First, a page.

Extreme Tux Racer Review

very good
key review info
application features
  • racing game
  • (3 more, see all...)

After a hard day at work, you decide to relax and play a nice game on your Linux system. As you don't want anything too complex that could require a lot of attention, you decide to find a game that's simple and fun to play. Based on the fact that Tux, the penguin, is the most popular guy in the Linux world (besides Linus Torvalds, of course), you could try Extreme Tux Racer, a very popular racing simulation game where you drive... Tux! You control the popular penguin as it slides on the mountain, to catch as many herrings as possible. Also, you will have to finish the race in time, or you'll lose.

The game menu is nice, packed up with some cool things... cold as ice, I could say. The cursor is an icicle and on the background you see snowflakes falling, which will swarm around your cursor when you move it around the menu.

Speaking of the main menu, here's what you can find in it:

1. Enter a campaign

2. Practice

3. Highscore

4. Configuration

5. Credits

6. Quit

If you want to see who worked on Extreme Tux Racer, so you can enjoy the game, you should click on "Credits". This will also show you what version of ETR you're running and a short info about it. After you satisfy your curiosity about the persons behind ETR, you should go through "Configuration" and set the game to fit you. The menu is not so well organized, which I'm sure you'll also notice. For example, we have "Graphics" and "Video". It would have been nice if there was only one category for graphics. Another thing that seemed odd was the fact that the user had to select the language of the game from... "Graphics". From "Video" you can change your resolution as well as the color depth and you can enable FSAA (Full-Scene Anti-Aliasing). If you enable this option - and if your card supports it - you will enjoy a much smoother gameplay. Also, you will notice that everything looks much better after you select FSAA.

In "Audio" you can opt for sound effects and music or none of them, the bits per sample and samples per second. The "Keyboard" menu lets you select what keys to use for the actions Tux will take in the game, like turn left/right, paddle (which is an interesting feature that can help you only in some moments of the game, while in others it will make things much harder), jump (you will have to press the assigned key and hold it, then when a jump is imminent, release it and create a larger jump), trick (Tux will do a trick in mid-air) and reset (resets Tux's position back on the track).

Okay, after configuring the game, it's time to play! I recommend you to start with Practice, before selecting "Enter a campaign". This way, you get a hang on how everything works in the game, and there's nothing to limit you. Also, you can test all the tracks available in the game and get used to them before you take on them. I almost forgot about the fact that you can select the way Tux will go down the slope: using a snowboard or on its own belly. It's funnier if you see it go down the slope on its belly, though. By the way, Tux looks a little bit weird, like it is made of plastic, or maybe it's something inflatable.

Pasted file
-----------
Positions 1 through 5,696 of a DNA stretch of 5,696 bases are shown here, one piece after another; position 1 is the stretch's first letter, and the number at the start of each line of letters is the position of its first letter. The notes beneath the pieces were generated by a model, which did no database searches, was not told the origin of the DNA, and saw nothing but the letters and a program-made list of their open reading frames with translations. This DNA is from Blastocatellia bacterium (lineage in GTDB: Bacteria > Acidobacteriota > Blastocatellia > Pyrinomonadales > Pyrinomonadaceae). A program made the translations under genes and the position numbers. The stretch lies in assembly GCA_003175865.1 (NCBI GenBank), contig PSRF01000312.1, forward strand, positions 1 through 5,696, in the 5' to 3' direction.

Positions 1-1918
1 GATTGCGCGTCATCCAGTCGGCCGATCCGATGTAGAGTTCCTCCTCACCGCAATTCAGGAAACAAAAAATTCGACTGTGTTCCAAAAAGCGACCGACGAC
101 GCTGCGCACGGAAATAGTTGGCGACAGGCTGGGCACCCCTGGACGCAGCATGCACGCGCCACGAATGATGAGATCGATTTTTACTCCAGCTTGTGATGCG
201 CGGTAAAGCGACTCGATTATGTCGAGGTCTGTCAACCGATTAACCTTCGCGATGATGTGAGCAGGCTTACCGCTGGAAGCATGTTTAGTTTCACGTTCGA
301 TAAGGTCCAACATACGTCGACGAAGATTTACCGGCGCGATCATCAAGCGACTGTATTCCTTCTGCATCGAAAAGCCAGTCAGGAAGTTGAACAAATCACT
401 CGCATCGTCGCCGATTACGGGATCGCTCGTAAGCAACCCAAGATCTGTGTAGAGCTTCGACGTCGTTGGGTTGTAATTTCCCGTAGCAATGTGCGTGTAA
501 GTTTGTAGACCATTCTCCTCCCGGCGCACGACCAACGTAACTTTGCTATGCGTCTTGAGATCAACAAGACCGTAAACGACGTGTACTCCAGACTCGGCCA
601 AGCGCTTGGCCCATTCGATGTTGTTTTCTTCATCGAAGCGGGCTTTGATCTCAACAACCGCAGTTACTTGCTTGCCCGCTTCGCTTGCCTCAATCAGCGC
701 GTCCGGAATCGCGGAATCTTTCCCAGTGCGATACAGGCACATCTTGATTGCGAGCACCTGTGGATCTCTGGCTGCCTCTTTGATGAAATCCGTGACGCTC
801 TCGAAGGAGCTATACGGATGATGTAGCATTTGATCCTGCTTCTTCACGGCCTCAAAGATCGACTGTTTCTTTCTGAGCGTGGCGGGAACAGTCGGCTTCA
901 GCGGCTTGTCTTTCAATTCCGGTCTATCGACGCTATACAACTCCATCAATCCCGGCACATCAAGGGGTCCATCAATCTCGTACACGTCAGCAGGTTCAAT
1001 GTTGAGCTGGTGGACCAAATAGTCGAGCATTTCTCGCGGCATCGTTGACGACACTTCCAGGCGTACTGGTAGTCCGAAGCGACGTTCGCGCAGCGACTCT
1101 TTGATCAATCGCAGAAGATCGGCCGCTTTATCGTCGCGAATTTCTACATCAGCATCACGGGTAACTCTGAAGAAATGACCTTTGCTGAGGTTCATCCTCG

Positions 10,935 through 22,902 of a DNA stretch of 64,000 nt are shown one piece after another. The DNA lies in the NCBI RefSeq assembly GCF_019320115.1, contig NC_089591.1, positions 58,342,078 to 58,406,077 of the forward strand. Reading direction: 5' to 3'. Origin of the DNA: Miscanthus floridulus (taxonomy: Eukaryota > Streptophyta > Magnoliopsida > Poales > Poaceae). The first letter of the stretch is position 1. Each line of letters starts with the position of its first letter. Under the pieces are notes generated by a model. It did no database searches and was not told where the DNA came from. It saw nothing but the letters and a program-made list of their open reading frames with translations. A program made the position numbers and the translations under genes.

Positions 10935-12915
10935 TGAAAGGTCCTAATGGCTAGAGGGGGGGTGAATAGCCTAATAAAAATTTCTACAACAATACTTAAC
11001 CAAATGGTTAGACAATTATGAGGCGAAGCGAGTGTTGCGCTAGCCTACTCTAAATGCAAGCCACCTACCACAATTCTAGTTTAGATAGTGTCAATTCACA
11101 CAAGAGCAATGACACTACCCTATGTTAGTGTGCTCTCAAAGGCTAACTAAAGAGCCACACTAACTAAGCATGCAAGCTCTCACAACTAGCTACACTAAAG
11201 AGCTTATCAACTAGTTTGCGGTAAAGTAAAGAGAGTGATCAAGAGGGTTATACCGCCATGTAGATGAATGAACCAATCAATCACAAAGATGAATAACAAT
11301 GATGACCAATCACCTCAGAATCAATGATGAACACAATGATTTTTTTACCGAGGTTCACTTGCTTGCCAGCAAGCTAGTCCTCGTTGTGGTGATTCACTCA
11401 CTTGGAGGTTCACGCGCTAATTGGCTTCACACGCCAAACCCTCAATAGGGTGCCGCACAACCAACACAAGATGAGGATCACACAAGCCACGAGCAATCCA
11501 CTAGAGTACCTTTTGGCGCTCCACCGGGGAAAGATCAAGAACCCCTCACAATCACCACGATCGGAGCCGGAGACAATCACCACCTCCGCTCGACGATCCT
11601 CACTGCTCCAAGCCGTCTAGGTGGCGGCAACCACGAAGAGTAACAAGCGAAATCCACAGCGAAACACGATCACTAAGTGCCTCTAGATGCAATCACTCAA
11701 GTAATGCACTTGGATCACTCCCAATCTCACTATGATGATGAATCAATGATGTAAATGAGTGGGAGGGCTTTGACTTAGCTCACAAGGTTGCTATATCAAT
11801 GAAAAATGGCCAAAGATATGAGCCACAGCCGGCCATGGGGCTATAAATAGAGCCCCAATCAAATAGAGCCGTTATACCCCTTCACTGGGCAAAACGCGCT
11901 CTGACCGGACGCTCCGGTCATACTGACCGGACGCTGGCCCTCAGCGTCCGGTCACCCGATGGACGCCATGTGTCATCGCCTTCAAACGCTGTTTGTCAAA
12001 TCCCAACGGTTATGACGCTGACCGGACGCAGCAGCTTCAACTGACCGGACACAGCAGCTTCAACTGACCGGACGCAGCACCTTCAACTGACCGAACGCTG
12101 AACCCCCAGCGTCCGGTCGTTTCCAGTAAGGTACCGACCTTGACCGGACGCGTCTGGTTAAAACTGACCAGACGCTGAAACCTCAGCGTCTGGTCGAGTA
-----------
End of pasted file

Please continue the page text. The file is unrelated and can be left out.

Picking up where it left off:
I've started practicing, so I can learn some tricks with Tux. The HUD is made up of a timer, the number of herrings you catch, a speedometer and the current race progress. I managed to get to a speed of 200 km/h, which is very fast for a fat penguin like Tux! Some big holes in the tracks did a great job in stopping me to get to the finish line, but I found a way to get past them (this is called cheating, right?). If I press "R" just before the moment I get into one of these gaps, my position is reset somewhere safe, and I can think about a way to get past the gap next time.

I think it's somewhat hard to find which track is designed for a beginner and which one is for an expert. There's nothing in the menu to select the difficulty level, but there's a way to differentiate which of the tracks are harder: those that are not available from the start of the game seem to be for experienced users. For every track, you have a limited number of tries - or lives - to complete it and advance to the next one.

The Good:

Extreme Tux Racer is one of the games that help you relax after some hard work and I think it's very good for children, mostly because there's no violence in it, and it's also funny.

The Bad:

The menu is not very organized, and Tux looks like a plastic puppet; also, when it is on the snowboard, Tux looks like the board is glued to it. I think that after playing ETR once, you get bored with it, as it is not very interactive.

The Truth:

I found out from "Credits", in the main menu, that a new version of Extreme Tux Racer is being worked on and it will be much more different than those we were used to. I can hardly wait for this version, maybe the developers will make it look and perform better. And the most important thing: increased interactivity!

Here are some screenshots with Extreme Tux Racer in action:

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user interface 3
features 4
ease of use 4
pricing / value 5

final rating 4
Editor's review
very good

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